Let me offer my two-bits in the debate between Noam Scheiber and Jon Chait over what the Republicans are trying to accomplish by holding up Obama’s stimulus bill and what could happen if they are successful in significantly diluting it. I don’t have an answer to question number one, except that I imagine that Republican Senators are acting from a variety of motives--from the narrowly partisan (compare the House Republicans this year or the Senate Republicans in 1993) to the foolishly ideological. And in a country where distrust of big government abounds, their efforts have not been entirely unsuccessful.

I do have an opinion on the second question: what could happen in the Obama administration isn’t successful--whether out of Republican perfidy or administration timidity--at arresting this downturn. Obama and the Democrats could get tossed out of office in 2012. They could even see setbacks in 2010 in spite of mix of seats that are up for re-election. My precedent,  as I mentioned at the end of my essay on Keynes, is the British Labour Party. It took office in 1929 after a decade of high unemployment with the depression about to set. Paralyzed and confused, they did nothing; the party split and was routed in 1931. It didn’t return to power until 1945 even though the administrations that succeeded it were not able to do much about the depression either.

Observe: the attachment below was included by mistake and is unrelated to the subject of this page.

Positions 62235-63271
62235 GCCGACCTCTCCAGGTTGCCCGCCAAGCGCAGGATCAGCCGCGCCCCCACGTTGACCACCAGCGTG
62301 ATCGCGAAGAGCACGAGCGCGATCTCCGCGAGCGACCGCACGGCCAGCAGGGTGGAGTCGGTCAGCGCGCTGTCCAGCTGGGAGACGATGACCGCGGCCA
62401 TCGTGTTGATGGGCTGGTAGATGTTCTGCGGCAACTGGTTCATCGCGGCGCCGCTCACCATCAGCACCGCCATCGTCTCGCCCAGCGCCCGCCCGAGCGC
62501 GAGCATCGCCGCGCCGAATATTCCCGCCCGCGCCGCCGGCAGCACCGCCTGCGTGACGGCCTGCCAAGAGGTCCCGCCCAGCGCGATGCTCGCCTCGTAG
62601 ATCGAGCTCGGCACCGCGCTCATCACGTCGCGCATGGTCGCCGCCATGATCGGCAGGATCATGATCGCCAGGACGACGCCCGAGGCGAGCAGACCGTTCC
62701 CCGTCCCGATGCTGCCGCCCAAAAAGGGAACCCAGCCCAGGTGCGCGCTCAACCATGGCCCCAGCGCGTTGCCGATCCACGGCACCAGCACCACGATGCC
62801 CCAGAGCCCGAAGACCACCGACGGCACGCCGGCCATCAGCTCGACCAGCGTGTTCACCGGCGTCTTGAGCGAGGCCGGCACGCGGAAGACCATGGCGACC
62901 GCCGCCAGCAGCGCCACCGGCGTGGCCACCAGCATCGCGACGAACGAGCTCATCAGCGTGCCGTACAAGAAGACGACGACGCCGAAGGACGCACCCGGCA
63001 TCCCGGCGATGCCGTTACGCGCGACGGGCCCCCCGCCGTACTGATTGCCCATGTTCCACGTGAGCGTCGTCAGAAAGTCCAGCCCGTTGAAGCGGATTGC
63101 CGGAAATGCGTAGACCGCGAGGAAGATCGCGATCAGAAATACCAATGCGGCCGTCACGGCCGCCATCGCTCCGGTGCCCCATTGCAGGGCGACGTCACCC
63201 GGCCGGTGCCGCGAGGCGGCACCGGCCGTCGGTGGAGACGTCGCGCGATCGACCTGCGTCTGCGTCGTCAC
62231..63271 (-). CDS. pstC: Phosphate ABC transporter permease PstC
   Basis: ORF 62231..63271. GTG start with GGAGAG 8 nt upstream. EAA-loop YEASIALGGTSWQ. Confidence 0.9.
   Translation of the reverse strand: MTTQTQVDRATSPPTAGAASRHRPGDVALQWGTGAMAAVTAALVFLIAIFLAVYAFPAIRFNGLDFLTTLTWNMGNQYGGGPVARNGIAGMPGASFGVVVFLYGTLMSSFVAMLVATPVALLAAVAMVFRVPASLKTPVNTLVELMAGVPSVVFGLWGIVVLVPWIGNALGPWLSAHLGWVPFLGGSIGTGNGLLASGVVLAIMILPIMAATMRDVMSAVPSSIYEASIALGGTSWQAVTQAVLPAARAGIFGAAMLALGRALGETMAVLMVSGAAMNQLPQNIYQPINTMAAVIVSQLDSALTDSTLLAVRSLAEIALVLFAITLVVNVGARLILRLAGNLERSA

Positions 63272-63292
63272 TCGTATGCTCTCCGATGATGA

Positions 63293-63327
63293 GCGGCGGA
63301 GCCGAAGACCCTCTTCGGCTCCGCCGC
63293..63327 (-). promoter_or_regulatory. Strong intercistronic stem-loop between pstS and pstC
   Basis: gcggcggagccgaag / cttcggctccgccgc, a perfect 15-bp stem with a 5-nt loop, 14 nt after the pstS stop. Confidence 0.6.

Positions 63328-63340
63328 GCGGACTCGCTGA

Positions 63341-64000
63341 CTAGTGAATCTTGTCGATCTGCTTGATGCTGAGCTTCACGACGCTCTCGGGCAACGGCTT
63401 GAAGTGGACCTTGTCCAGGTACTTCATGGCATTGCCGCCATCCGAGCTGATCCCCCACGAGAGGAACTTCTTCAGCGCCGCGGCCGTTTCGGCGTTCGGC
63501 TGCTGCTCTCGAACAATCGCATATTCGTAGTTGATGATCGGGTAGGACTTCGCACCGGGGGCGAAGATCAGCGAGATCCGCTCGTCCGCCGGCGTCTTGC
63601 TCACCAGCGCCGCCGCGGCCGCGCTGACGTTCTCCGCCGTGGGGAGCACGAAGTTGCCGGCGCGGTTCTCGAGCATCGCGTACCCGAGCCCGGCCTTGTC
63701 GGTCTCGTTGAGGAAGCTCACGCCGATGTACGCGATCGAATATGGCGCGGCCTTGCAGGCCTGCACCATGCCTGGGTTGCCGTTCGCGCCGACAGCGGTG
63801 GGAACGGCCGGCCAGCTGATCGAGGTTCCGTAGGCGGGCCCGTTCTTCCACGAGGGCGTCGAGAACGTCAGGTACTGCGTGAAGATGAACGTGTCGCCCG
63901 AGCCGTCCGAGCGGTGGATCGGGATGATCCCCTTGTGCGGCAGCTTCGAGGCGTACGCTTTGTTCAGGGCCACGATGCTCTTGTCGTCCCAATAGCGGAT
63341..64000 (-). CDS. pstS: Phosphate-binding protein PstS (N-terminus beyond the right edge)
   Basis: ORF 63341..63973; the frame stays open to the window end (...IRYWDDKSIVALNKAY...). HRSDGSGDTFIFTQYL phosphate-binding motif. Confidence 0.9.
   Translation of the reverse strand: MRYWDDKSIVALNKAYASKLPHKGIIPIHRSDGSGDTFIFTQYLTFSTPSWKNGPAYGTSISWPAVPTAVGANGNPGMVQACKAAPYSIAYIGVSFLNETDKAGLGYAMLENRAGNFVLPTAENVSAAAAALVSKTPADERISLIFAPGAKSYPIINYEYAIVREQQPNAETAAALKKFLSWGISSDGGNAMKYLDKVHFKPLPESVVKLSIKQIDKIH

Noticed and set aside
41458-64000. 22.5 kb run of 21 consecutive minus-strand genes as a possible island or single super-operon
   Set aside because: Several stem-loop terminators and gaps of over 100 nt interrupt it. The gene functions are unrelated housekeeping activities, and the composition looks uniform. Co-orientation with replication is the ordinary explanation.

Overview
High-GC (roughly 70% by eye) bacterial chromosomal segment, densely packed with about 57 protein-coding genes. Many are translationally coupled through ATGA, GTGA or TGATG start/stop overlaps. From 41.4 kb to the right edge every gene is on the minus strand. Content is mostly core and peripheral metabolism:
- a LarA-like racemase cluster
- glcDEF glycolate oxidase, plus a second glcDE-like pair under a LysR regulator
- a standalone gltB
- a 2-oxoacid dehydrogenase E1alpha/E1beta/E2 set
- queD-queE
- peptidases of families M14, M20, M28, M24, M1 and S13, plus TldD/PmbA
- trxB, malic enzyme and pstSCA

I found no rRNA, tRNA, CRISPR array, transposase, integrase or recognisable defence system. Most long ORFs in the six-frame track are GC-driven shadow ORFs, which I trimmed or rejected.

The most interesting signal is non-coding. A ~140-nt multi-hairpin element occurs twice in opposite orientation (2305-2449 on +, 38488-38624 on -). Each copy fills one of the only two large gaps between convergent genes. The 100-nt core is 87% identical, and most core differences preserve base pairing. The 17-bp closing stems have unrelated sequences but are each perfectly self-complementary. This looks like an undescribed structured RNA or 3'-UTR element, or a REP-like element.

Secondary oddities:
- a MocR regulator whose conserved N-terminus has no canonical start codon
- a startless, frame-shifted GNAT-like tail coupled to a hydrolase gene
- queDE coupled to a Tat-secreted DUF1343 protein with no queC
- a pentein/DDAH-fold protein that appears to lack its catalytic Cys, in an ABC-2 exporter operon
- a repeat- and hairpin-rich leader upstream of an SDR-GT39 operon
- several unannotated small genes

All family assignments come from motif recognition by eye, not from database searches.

Noam argues that Franklin Roosevelt was able to win re-election resoundingly in 1936 in spite of his “failure to end the depression.”  But that’s not quite right. Soon after he took office, Roosevelt began spending money and running big deficits and by 1936, he had achieved some success in getting the country moving again. Unemployment fell from 24.9 percent in 1933 to 16.9 percent in 1936 and on the eve of election had dropped below 15 percent. The economy grew 7.7 percent in 1934, 8.1 percent in 1935 and 14.1 percent in 1936. So voters saw something positive happening.  Of course, you know the rest of the story: Roosevelt went back to Hoover-DeMint-McCain economics in 1937 and the economy plummeted. But in 1936, he enjoyed the image of success in combating the depression, even if he hadn’t ended it.

If you want to do some counter-history, imagine that FDR’s rival John Nance Garner had won a landslide over Hoover in 1932, but had been unwilling to take the kind of bold steps that Roosevelt had. By 1936, the Republicans might have been back in the White House. That’s worth considering as we contemplate the current battle over the stimulus program.

--John B. Judis